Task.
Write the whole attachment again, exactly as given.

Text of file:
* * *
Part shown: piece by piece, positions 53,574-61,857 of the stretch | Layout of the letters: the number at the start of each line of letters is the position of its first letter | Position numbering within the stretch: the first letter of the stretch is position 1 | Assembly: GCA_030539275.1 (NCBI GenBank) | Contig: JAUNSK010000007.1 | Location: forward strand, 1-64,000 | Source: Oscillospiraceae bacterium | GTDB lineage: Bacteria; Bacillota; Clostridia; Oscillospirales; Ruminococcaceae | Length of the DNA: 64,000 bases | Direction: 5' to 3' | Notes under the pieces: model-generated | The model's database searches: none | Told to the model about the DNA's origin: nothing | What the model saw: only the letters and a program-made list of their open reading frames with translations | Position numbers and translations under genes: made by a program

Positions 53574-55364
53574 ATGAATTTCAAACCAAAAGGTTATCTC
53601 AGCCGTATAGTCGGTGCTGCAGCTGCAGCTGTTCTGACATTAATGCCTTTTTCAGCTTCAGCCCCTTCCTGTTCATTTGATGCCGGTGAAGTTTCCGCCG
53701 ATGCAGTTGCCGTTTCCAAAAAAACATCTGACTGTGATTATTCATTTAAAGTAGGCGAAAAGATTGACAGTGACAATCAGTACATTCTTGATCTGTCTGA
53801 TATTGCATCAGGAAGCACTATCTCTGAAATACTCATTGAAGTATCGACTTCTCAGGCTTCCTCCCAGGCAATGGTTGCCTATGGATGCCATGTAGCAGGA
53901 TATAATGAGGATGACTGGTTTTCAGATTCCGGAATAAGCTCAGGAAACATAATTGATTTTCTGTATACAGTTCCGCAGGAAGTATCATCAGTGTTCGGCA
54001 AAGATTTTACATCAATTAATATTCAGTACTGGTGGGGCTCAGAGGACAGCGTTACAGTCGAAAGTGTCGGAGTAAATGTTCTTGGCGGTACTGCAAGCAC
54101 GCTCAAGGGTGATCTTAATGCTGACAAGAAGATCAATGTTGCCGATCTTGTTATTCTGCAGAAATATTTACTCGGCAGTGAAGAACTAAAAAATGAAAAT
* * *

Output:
Part shown: piece by piece, positions 53,574-61,857 of the stretch | Layout of the letters: the number at the start of each line of letters is the position of its first letter | Position numbering within the stretch: the first letter of the stretch is position 1 | Assembly: GCA_030539275.1 (NCBI GenBank) | Contig: JAUNSK010000007.1 | Location: forward strand, 1-64,000 | Source: Oscillospiraceae bacterium | GTDB lineage: Bacteria; Bacillota; Clostridia; Oscillospirales; Ruminococcaceae | Length of the DNA: 64,000 bases | Direction: 5' to 3' | Notes under the pieces: model-generated | The model's database searches: none | Told to the model about the DNA's origin: nothing | What the model saw: only the letters and a program-made list of their open reading frames with translations | Position numbers and translations under genes: made by a program

Positions 53574-55364
53574 ATGAATTTCAAACCAAAAGGTTATCTC
53601 AGCCGTATAGTCGGTGCTGCAGCTGCAGCTGTTCTGACATTAATGCCTTTTTCAGCTTCAGCCCCTTCCTGTTCATTTGATGCCGGTGAAGTTTCCGCCG
53701 ATGCAGTTGCCGTTTCCAAAAAAACATCTGACTGTGATTATTCATTTAAAGTAGGCGAAAAGATTGACAGTGACAATCAGTACATTCTTGATCTGTCTGA
53801 TATTGCATCAGGAAGCACTATCTCTGAAATACTCATTGAAGTATCGACTTCTCAGGCTTCCTCCCAGGCAATGGTTGCCTATGGATGCCATGTAGCAGGA
53901 TATAATGAGGATGACTGGTTTTCAGATTCCGGAATAAGCTCAGGAAACATAATTGATTTTCTGTATACAGTTCCGCAGGAAGTATCATCAGTGTTCGGCA
54001 AAGATTTTACATCAATTAATATTCAGTACTGGTGGGGCTCAGAGGACAGCGTTACAGTCGAAAGTGTCGGAGTAAATGTTCTTGGCGGTACTGCAAGCAC
54101 GCTCAAGGGTGATCTTAATGCTGACAAGAAGATCAATGTTGCCGATCTTGTTATTCTGCAGAAATATTTACTCGGCAGTGAAGAACTAAAAAATGAAAAT